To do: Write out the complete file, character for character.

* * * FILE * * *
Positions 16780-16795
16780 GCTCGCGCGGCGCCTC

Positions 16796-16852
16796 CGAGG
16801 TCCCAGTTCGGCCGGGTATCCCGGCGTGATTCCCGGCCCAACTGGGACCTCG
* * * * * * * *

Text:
Positions 16780-16795
16780 GCTCGCGCGGCGCCTC

Positions 16796-16852
16796 CGAGG
16801 TCCCAGTTCGGCCGGGTATCCCGGCGTGATTCCCGGCCCAACTGGGACCTCG